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Chicago Eagle Scout to receive Honor Medal for heroism during shooting

lawrence-sellersA Scout is brave, but what Lawrence D. Sellers did on Jan. 29, 2013, was something beyond bravery.

The Chicago Area Council Eagle Scout was shot in the leg while shielding a friend from gunfire during the Harsh Park attack that killed Hadiya Pendleton.

Pendleton’s death, which happened a mile from President Barack Obama’s South Side home, has become a national symbol of Chicago’s gang violence, which has spiked in recent years.

On Sunday, the Chicago Area Council will present Lawrence with the Honor Medal, given for “unusual heroism and skill in saving or attempting to save a life at considerable risk to self.”

Since 1923, fewer than 2,500 Honor Medals have been awarded. That’s a rate of about 28 a year, meaning Lawrence is in rare company.

We’re very proud of Lawrence, as should be our entire national organization,” Chicago Area Council Commissioner Lou Sandoval wrote in an email to me this week. “Lawrence’s story needs to be told in hopes that it will inspire other youth in Chicago to seek an alternative path in life.”

Lawrence’s own life path has been one shaped positively by Scouting. His two older brothers are Eagle Scouts, his father was a Scoutmaster, and his mother and sister were involved in Girl Scouts. Lawrence says he can only imagine the impact if more of his Chicago-area peers were involved in Scouting.

“If most of the children that are out there now were in Scouting, they would know right from wrong better than they do now,” he said.

That’s true across the country (and around the world, really), but it’s especially relevant in Chicago, where the homicide rate was down in 2013 but still is much higher than comparably large cities.

Growing Scouting’s numbers in the Windy City would mean kids joining Cub Scout dens or Boy Scout patrols instead of joining gangs. And that would be a win for everyone.

Meanwhile, Lawrence’s leg wound has made a full recovery, allowing him to focus on selecting which college he’ll attend to pursue a degree in education and become a math teacher. I think I speak for the Scouting family by wishing him the best of luck. Lawrence has a bright future ahead and will make a great Scoutmaster some day.

The original news release follows:

CHICAGO EAGLE SCOUT TO RECEIVE HONOR MEDAL FOR HIS HEROIC ACTIONS

Chicago, IL (February 17, 2014) — The Boy Scouts of America will award Eagle Scout Lawrence D. Sellers with the Honor Medal later this week. Sellers will be recognized for selflessly shielding a friend from gunfire in Chicago’s Harsh Park last year where he received non-life-threatening wounds. Sellers was shot in the leg during the attack that killed his King College Prep classmate, Hadiya Pendleton, who has become a national symbol of Chicago’s violence.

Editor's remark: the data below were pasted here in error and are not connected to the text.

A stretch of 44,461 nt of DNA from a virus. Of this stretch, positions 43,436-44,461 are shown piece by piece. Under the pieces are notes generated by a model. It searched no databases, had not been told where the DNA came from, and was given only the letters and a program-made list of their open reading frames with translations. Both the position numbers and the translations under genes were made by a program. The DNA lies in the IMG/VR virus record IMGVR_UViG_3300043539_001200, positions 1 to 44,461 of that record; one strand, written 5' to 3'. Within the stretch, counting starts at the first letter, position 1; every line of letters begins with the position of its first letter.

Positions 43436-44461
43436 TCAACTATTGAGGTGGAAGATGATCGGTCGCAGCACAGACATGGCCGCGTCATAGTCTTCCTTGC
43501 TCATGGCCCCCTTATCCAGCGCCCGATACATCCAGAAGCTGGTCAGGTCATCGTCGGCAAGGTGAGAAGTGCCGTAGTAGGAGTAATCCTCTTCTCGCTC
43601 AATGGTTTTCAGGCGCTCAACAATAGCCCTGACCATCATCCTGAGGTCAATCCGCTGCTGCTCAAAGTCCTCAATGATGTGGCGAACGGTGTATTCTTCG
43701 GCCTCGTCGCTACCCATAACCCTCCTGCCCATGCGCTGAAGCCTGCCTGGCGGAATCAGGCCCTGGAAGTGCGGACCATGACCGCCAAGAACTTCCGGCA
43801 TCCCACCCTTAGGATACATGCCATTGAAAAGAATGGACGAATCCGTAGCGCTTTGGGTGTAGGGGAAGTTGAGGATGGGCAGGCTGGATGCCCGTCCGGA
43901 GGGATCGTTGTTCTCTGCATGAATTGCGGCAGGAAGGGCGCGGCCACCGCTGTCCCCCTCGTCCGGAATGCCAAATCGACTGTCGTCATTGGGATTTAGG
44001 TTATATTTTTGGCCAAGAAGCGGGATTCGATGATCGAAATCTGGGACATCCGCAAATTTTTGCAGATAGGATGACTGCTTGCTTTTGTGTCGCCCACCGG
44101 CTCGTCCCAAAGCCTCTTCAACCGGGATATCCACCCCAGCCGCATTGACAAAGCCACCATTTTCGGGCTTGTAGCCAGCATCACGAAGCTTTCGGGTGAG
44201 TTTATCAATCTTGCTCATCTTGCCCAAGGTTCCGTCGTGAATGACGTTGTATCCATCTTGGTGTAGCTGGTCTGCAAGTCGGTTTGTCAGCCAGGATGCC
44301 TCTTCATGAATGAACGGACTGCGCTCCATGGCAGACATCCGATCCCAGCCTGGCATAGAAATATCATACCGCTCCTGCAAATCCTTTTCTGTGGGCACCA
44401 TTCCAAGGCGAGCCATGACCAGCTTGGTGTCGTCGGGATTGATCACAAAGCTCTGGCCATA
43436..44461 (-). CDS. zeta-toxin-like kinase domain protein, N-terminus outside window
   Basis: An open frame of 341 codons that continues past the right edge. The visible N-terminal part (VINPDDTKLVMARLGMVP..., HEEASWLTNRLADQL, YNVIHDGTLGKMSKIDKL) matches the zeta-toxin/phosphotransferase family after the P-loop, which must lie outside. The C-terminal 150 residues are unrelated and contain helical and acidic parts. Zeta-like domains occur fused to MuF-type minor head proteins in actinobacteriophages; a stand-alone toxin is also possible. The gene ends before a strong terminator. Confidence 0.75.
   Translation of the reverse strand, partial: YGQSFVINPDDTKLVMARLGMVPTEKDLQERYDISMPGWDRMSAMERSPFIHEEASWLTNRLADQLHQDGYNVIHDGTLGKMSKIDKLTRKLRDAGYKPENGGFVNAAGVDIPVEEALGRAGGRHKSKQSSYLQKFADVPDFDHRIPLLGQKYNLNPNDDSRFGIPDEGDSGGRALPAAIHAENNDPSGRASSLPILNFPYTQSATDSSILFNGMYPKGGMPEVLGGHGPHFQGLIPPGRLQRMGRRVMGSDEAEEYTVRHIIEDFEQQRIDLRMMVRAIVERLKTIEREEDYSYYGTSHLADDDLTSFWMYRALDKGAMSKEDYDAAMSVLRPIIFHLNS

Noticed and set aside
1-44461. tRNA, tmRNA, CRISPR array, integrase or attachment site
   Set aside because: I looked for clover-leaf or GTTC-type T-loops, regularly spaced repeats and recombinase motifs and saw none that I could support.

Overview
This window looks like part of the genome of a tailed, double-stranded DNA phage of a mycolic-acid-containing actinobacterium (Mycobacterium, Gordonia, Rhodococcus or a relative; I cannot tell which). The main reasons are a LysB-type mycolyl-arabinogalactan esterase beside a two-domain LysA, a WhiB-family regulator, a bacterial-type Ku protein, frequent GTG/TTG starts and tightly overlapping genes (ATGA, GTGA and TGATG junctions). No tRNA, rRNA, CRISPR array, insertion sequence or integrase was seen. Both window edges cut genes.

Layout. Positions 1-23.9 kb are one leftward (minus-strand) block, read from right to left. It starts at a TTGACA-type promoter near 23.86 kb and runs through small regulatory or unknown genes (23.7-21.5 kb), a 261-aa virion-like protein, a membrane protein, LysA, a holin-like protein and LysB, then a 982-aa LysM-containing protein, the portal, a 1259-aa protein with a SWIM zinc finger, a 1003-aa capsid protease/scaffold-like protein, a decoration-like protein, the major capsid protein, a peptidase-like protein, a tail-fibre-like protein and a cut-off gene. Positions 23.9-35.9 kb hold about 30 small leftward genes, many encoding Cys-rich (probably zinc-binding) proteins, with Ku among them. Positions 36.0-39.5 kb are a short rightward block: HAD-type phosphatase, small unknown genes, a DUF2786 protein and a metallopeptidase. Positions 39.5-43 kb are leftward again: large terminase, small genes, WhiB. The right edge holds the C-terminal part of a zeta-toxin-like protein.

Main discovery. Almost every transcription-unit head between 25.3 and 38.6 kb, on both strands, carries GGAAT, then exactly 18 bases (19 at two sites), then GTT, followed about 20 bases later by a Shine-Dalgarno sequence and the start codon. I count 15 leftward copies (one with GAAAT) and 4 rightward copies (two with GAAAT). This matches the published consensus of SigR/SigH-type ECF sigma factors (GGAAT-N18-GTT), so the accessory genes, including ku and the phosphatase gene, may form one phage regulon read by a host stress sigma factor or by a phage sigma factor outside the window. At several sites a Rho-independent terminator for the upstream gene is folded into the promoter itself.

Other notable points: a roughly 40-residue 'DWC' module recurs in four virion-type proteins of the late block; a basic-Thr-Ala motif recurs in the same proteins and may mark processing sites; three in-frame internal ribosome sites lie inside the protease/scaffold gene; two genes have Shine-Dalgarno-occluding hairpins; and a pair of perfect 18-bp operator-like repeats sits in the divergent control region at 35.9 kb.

“We are very proud of Lawrence,” said Council Commissioner Lou Sandoval. “His actions represent one of the many ways that Scouting impacts the many young men and women who participate: servant leadership.”

Sellers maintains a humble perspective on his heroic actions. He credits his instinct and upbringing. “I did what I needed to do,” Sellers said. “I didn’t think I would receive an award, but I’m honored.”

Sellers grew up in a Scouting family. His two older brothers both became Eagle Scouts, the highest rank in Boy Scouts; his father was a Scoutmaster; and his mother and sister were involved in Girl Scouts. When asked what might be possible if more of Chicago’s youth were involved in Scouting, Sellers said: “If most of the children that are out there now were in Scouting, they would know right from wrong better than they do now.”

Chicago has been challenged with a spike in gang violence over the past few years. The 104-year-old Scouting movement has been working behind the scenes with proven results in the development of character and core leadership skills. When Sellers was asked what he envisions as a solution for youth violence, he responded: “I don’t think there’s a simple solution, not simple enough for me to come up with, at least.”

Sellers’ leg wound has healed and he is now focused on selecting a college where he will work toward a degree in education so he can become a math teacher.

The Boy Scouts will present Sellers with the Honor Medal on Sunday, February 23, 2014 at the Chicago Area Council Annual Dinner.

The Honor Medal recognizes individuals who have demonstrated unusual heroism and skill in saving or attempting to save a life at considerable risk to self.  The award has been given to 2,354 people since it’s inception in 1923.

Chicago Area Council, Boy Scouts of America serves thousands of youth across Chicagoland through traditional Scouting programs, Learning for Life and Exploring. The principal purpose of all Chicago Area Council programs is to instill positive values and prepare youth for life. To learn more, visit www.chicagobsa.org.


Thanks to Lou Sandoval, Council Commissioner for Chicago Area Council, for the story tip. Skyline photo from Flickr: Some rights reserved by Josh*m